We usually go away during the Christmas period but it is busy, the roads packed, holiday destinations packed and prices take a hike - I am dreaming of re going on a holiday to the gold coast during off peak and re-visiting the theme parks - I bet you they will not be packed.

#7 Justaduck

Posted 28 January 2013 - 10:20 PM

QUOTE (Holidayromp @ 28/01/2013, 10:14 PM) <{POST_SNAPBACK}>
We usually go away during the Christmas period but it is busy, the roads packed, holiday destinations packed and prices take a hike - I am dreaming of re going on a holiday to the gold coast during off peak and re-visiting the theme parks - I bet you they will not be packed.


I live in Brisbane and have park passes so have ducked down plenty of times on weekdays. Often they are busier than normal as they have the big tour groups from Asia there throughout the week.

#8 Holidayromp

Posted 28 January 2013 - 10:22 PM

QUOTE (broncosbabe @ 28/01/2013, 11:20 PM) <{POST_SNAPBACK}>
I live in Brisbane and have park passes so have ducked down plenty of times on weekdays. Often they are busier than normal as they have the big tour groups from Asia there throughout the week.


Doh!!!!!  My dream of a quiet theme park dissipates like steam on a hot summers day  sad.gif   Well at least I am under no illusions now!  biggrin.gif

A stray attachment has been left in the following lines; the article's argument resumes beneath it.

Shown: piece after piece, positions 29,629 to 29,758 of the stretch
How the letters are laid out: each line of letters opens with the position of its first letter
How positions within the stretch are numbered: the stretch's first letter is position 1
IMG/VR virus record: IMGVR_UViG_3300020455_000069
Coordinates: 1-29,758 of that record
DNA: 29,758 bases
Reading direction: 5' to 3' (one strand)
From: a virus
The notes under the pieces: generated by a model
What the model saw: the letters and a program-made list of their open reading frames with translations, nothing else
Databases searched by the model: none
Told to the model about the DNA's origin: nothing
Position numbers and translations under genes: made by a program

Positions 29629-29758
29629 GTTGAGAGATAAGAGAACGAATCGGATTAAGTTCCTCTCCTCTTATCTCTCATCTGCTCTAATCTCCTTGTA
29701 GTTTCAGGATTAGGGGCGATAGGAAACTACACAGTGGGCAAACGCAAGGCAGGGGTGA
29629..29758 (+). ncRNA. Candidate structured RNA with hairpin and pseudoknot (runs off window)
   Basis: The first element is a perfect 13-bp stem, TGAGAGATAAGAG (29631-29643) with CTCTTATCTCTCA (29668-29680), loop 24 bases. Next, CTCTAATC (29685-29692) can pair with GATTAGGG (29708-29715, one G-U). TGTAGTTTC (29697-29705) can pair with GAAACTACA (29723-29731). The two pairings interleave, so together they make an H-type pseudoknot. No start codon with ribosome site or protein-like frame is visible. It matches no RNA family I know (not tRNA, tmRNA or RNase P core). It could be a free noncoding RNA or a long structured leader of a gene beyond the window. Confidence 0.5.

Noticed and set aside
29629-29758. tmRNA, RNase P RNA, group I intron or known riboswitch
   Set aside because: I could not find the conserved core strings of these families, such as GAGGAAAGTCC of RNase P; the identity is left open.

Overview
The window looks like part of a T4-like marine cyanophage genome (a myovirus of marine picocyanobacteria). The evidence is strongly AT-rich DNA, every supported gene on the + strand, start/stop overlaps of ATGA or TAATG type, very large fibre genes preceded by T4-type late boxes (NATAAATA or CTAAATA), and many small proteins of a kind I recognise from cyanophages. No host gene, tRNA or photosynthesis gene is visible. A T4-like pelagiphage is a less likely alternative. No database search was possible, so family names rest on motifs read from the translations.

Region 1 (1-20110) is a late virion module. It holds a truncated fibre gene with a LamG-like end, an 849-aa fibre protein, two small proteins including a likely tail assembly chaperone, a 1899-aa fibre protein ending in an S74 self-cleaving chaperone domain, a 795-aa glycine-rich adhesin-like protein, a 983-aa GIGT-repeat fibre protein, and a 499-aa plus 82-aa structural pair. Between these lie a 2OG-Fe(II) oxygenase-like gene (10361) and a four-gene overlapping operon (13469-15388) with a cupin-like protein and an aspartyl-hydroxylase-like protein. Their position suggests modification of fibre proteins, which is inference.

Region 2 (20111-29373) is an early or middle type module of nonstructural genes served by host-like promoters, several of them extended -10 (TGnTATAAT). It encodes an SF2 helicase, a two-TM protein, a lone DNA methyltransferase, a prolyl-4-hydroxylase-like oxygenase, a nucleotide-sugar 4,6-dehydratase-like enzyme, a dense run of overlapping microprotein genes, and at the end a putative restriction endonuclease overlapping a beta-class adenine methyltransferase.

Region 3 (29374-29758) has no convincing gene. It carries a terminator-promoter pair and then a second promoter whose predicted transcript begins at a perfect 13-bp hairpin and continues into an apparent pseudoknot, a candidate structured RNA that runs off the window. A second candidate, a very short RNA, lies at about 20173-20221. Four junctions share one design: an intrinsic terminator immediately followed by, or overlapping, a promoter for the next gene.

#9 Beqa

Posted 29 January 2013 - 05:36 AM

QUOTE (*LucyE* @ 28/01/2013, 11:03 PM) <{POST_SNAPBACK}>
I like the idea of re-working the school week so it isn't as hectic. My ideal would be a 3 or 4 day school week and a 3-4 day weekend.

DS2 attends day care M & T, T & F.  It works out really well as he only does two days in a row before getting a break.  We used to have him attend M,T,W, and found that he was very grumpy on the Wed.  He seems to cope better with the four days rather than the three in a row.  I wish I could continue this next year which is FYOS.

#10 SplashingRainbows

Posted 29 January 2013 - 06:04 AM

I love the idea, although I do worry for full time working couples or singles with kids at school if there were more than a four week minimum holiday period.

At the moment we do at least have options for vacation care up to 12 years old - I worry those options might disappear.

Otherwise it's great.

I have recently started my own business and my ideal is that all staff work no more than four days per week. I am also trying to mirror the public service flexible times I've seen used where there is a core "must attend" time say 9-3 and staff are free to base there hours around their commitments so long as they do their contracted hours.

I can see why similar concepts would work well in the school system (albeit with challenges).

#11 Froggilicious

Posted 29 January 2013 - 06:34 AM

This sounds exactly like what my husband and I (both teachers) have been discussing as a better way to do school. Make schooł 4 days a week, reduce blocks of holidays and allow people to choose when they take them. by doing this the quality of teachîng and learning should improve as there is less opportunity for kids to unlearn things and teachers have the tme and space to develop better programs and resources. It may also reduce absenteeism particularly of kids taking time off for family holidays mid term.